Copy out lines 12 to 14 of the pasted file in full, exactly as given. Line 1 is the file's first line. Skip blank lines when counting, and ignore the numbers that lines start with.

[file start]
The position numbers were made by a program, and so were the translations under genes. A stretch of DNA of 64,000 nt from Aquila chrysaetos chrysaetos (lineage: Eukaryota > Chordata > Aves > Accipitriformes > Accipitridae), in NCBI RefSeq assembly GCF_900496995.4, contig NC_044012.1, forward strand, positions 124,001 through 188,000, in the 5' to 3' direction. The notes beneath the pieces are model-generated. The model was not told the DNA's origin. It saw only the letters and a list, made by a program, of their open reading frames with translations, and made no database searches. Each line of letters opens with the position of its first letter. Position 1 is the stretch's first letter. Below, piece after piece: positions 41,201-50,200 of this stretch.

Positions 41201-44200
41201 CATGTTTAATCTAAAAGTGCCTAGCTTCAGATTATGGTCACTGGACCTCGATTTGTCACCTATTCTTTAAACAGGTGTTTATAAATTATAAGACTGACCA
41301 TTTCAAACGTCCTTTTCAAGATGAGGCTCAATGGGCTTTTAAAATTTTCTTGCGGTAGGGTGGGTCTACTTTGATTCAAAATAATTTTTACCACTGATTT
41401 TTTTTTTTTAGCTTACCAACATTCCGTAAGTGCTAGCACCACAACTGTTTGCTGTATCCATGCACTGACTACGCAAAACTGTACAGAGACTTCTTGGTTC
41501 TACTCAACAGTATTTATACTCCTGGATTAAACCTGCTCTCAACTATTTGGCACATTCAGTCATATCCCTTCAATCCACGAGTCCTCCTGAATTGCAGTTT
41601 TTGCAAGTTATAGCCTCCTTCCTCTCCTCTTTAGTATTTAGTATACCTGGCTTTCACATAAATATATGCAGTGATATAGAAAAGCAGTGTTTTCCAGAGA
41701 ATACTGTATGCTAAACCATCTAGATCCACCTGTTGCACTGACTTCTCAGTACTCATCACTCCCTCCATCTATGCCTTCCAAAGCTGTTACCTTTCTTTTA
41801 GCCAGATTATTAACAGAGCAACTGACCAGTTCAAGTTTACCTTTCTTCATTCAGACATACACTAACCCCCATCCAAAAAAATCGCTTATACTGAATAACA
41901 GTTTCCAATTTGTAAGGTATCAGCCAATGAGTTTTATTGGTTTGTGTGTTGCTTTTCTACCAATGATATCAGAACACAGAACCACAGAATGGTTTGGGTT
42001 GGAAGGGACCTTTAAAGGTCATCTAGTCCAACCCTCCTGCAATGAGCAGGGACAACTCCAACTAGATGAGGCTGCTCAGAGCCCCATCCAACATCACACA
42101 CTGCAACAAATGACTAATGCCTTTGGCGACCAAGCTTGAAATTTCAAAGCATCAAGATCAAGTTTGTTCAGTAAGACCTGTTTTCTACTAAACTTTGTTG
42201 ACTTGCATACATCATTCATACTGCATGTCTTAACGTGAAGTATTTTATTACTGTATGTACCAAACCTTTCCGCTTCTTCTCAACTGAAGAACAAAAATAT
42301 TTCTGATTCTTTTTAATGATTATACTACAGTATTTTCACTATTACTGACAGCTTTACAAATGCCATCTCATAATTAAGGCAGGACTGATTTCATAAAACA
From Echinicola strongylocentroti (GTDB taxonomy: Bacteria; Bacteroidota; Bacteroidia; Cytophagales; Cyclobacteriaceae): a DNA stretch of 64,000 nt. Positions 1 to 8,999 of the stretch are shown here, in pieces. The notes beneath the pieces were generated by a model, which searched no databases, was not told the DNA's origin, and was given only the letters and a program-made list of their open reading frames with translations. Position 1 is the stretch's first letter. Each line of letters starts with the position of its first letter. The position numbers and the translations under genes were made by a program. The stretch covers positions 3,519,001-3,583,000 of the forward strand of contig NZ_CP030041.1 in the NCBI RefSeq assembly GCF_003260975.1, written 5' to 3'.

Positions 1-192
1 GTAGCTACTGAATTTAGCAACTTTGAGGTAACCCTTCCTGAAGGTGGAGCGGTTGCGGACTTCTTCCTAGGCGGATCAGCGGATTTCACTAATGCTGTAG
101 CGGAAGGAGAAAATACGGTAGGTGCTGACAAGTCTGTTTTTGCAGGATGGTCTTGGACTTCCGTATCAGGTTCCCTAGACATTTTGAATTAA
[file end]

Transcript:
42101 CTGCAACAAATGACTAATGCCTTTGGCGACCAAGCTTGAAATTTCAAAGCATCAAGATCAAGTTTGTTCAGTAAGACCTGTTTTCTACTAAACTTTGTTG
42201 ACTTGCATACATCATTCATACTGCATGTCTTAACGTGAAGTATTTTATTACTGTATGTACCAAACCTTTCCGCTTCTTCTCAACTGAAGAACAAAAATAT
42301 TTCTGATTCTTTTTAATGATTATACTACAGTATTTTCACTATTACTGACAGCTTTACAAATGCCATCTCATAATTAAGGCAGGACTGATTTCATAAAACA